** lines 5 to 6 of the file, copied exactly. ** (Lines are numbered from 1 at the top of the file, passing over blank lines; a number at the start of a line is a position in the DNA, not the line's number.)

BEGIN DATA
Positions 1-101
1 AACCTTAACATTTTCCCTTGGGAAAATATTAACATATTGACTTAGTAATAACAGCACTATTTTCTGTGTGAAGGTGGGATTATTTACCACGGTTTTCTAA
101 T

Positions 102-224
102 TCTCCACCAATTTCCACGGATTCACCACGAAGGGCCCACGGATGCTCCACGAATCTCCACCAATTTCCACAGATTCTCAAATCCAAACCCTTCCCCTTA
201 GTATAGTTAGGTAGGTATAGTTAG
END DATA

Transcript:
102 TCTCCACCAATTTCCACGGATTCACCACGAAGGGCCCACGGATGCTCCACGAATCTCCACCAATTTCCACAGATTCTCAAATCCAAACCCTTCCCCTTA
201 GTATAGTTAGGTAGGTATAGTTAG